The Attagirls - Unsung heroes of WWII.
They and others answered the call to serve a nation at war
When war began in 1939, many Canadian men answered the call to duty. Women also wanted to contribute to the war effort, but were only allowed to serve in medical or nursing roles. That changed as the war effort ramped up in the early 1940s.
“We serve so that men may fly” was the initial motto of the Women’s Division of the Royal Canadian Air Force.
How is it that we hear so little of the 168 women who became the top guns of WWII? They flew Spitfires, Hurricane fighters, Wellington and Lancaster bombers and a total of over 40 different types of aircraft.
Male pilots received much of the glory that was certainly due to them, but what about the women?
Female aviators fulfilled a much needed role during the Second World War. Unfortunately, their stories have been largely forgotten.
The needs of war: new recruits
When war broke out, Canadian women were not allowed to enlist much less to fly planes. In 1939, enthusiasm was high and many men enlisted. As war continued and no end was in sight, both the British and Canadian governments were in dire need of new recruits, particularly pilots.
The Brits needed pilots to fly planes from factories and airfields to their military bases.
In Britain, women had been serving in uniform, since before the war began. When Britain started sending women of the WAAF (British Women’s Auxiliary Air Force) to Canada as part of their training teams, the Canadian government was in a difficult position. It was forced to reconsider its policy of allowing only men to enlist.
Canadian women play an active role in war
The Canadian Women’s Auxiliary Force or CWAAF was formed in 1941. Initially, 150 women were chosen from 2000 applicants. The first women were sent overseas on active duty in 1942.
Other noteworthy facts:
- 17,038 women served in the Royal Canadian Air Force (Women’s Division) during WWII.
- 30 died in active service.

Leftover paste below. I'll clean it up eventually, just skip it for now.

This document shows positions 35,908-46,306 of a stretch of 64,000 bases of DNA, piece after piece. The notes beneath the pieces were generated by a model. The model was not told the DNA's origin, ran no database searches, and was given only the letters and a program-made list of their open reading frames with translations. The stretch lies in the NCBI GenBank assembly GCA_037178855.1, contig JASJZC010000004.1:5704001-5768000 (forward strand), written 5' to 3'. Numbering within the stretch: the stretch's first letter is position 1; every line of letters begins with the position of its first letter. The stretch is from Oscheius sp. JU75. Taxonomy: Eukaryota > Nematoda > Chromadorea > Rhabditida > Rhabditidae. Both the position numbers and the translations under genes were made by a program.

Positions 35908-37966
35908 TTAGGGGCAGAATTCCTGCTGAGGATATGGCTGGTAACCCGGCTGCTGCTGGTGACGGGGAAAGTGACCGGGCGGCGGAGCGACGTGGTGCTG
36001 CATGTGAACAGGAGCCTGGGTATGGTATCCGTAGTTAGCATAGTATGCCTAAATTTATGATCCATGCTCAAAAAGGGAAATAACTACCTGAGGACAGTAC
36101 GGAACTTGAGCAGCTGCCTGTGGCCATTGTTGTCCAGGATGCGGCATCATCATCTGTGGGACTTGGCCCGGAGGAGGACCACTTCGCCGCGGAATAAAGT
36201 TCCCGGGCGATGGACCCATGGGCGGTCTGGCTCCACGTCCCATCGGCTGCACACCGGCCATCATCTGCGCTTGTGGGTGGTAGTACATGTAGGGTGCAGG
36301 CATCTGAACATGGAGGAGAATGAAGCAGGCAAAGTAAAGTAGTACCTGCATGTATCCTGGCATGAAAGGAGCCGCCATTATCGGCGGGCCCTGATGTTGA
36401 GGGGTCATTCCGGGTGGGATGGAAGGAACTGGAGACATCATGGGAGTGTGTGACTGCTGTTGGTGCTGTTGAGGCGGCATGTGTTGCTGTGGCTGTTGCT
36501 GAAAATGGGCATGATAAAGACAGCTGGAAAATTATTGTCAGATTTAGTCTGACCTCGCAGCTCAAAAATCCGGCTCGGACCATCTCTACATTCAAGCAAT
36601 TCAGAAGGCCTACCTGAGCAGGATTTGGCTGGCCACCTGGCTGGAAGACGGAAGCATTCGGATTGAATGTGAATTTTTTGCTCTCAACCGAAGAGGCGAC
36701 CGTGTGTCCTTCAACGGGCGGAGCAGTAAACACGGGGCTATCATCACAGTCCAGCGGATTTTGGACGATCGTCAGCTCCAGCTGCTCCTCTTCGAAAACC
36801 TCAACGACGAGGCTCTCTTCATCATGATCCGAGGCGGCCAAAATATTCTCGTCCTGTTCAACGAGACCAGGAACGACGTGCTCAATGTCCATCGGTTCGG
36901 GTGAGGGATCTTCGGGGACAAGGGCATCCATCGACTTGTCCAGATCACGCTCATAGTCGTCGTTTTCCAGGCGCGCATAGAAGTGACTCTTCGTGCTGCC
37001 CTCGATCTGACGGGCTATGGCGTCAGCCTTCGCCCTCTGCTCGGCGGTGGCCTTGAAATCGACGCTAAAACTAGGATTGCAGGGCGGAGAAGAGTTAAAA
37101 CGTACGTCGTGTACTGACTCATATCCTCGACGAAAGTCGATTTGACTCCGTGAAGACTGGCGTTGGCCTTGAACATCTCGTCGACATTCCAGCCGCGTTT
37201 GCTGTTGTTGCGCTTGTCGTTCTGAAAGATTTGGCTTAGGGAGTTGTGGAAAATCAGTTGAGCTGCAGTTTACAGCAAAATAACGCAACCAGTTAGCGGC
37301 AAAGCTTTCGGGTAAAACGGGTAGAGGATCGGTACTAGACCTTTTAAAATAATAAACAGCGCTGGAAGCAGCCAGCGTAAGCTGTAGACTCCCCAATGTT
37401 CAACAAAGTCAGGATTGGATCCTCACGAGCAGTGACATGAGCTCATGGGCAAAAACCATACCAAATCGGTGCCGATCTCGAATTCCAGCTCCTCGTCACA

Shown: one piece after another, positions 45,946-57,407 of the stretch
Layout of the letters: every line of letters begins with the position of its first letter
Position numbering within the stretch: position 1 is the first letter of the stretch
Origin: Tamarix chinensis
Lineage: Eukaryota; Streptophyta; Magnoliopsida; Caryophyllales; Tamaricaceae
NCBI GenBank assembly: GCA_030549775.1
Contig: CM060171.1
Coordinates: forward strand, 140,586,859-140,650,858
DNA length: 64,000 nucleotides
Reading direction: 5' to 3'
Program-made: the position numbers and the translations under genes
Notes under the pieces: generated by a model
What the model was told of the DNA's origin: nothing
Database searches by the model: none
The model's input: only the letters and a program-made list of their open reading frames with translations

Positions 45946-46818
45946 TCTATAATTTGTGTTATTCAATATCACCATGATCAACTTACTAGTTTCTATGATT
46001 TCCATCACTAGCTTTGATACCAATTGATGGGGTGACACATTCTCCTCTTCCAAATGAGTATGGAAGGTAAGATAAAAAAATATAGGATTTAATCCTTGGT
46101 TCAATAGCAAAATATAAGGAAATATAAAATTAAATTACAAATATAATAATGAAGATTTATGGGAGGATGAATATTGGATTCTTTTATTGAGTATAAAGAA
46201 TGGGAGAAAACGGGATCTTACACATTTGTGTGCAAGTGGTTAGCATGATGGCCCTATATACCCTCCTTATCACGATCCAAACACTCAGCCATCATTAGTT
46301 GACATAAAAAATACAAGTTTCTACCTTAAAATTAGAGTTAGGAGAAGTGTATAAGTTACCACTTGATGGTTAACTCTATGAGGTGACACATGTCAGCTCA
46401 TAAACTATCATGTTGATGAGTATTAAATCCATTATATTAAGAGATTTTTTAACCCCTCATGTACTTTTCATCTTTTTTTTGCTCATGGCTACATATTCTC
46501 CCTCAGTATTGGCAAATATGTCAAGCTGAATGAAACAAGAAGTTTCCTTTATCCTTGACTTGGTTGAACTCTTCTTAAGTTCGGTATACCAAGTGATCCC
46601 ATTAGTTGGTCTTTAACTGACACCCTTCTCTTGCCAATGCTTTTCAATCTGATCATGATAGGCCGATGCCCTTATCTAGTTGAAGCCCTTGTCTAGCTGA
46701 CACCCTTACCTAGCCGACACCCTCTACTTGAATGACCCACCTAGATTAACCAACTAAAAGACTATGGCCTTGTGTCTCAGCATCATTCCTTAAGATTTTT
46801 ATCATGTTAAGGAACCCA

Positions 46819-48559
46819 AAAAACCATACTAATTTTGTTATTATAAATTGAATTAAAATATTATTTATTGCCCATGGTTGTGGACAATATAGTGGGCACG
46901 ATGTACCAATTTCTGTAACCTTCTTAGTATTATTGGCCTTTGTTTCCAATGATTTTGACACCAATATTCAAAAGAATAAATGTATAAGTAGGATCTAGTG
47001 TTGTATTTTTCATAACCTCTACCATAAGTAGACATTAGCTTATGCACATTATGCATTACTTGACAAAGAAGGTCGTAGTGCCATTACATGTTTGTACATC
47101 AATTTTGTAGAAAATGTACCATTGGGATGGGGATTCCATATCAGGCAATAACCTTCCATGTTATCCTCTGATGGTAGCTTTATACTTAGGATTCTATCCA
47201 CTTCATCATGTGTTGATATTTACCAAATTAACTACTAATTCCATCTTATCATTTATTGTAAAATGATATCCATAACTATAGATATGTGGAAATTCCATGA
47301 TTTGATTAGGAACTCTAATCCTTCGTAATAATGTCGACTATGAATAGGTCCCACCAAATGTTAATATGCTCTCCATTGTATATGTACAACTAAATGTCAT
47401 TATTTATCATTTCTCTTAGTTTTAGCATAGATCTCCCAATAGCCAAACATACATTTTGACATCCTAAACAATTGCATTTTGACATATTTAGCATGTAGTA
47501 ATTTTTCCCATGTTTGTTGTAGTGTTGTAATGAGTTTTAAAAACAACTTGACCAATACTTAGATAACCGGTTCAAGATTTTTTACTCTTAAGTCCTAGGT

- Women served in 69 of 102 trades.
- Women were initially paid 2/3 of men’s wages for similar positions but that wage was increased to 80% of men’s wages in 1943. (The Canadian Encyclopedia)
At the end of the war, women had not served in combative capacities, but they had done their part in over 65 different jobs that had previously been the exclusive territory of men including aero-engineering, photo interpretation, radar mechanics, and wireless operators. (Canadian Aviation Historical Society )
The “Attagirls” are a specific group of female pilots from around the world who enrolled in the National Women’s Air Reserve. The youngest pilot was 17 years old. There were 168 female pilots employed by the Air Transport Auxiliary in Britain during WWII.
They were named the “Attagirls”. (acronym ATA for British Air Transport Auxiliary- this organization hired both male and female aviators.) The women quickly became known as Attagirls because of their ability to fly more than one type of plane.
The main duty of the ATA pilots was to fly planes from the factory to the airfield or to pilot air ambulances. They often flew planes they had never flown before. Their job was crucial as casualties mounted during the war and pilots and planes were lost.
Glamour girls with flying experience
The female pilots were the glamour girls of the war. The DailyMail.com features vintage photos that shows they were photographed and featured on front pages of newspapers and magazines. They were very photogenic in their flying uniform, but they were something of an oddity as well. People had never seen female pilots before. They were certainly trailblazers in many ways and were the first wave of female pilots to receive equal pay to their male counterparts.
Many of the women in service for ATA were experienced pilots who flew as civilians before the war, and had already accumulated many hours of flying experience. For example, Marion Alice Powell from Toronto, Ontario, was the manager and chief flight instructor at the St. Catherines Flying Club in 1942. She joined the Attagirls after being turned away by the RCAF.
Amy Johnson became a “poster girl” in Great Britain before war was declared. Her solo flights in the 1930s broke several records including fastest flight from Britain to Moscow and Britain to Japan. Johnson died while serving the ATA in 1941.
Pauline Gower had over 2000 flying hours and had flown 30,000 passengers when war began. She is the woman who is credited with convincing the upper brass that a female section of pilots should be added to the ATA.
More information and original footage of WASPS
The BBC documentary Spitfire Sisters, Women of the ATA, (available on YouTube) has excellent original footage and interviews with the women who piloted planes during the war. Many of them affirm that above all, the Spitfire was the plane they loved to fly because it was highly responsive and fast. Another excellent documentary "WASPS Women Air Service Pilots in World War Two" concentrates on American female pilots who served during the war. This video is also available on Youtube.
There are three “Attagirls” still living today: one Canadian, Jaye Edwards, (recently featured on our national news network), one American, and one British.
After the war, the WD ceased to exist and women became an integral part of the RCAF. The WD motto also ceased to exist and women and men adopted the same motto: "Per Adua ad Astra" - "Through Adversity to the Stars".
Photo of planes in formation: rob bye at unsplash
Photo of British and American Spitfires: gerry smith at unsplash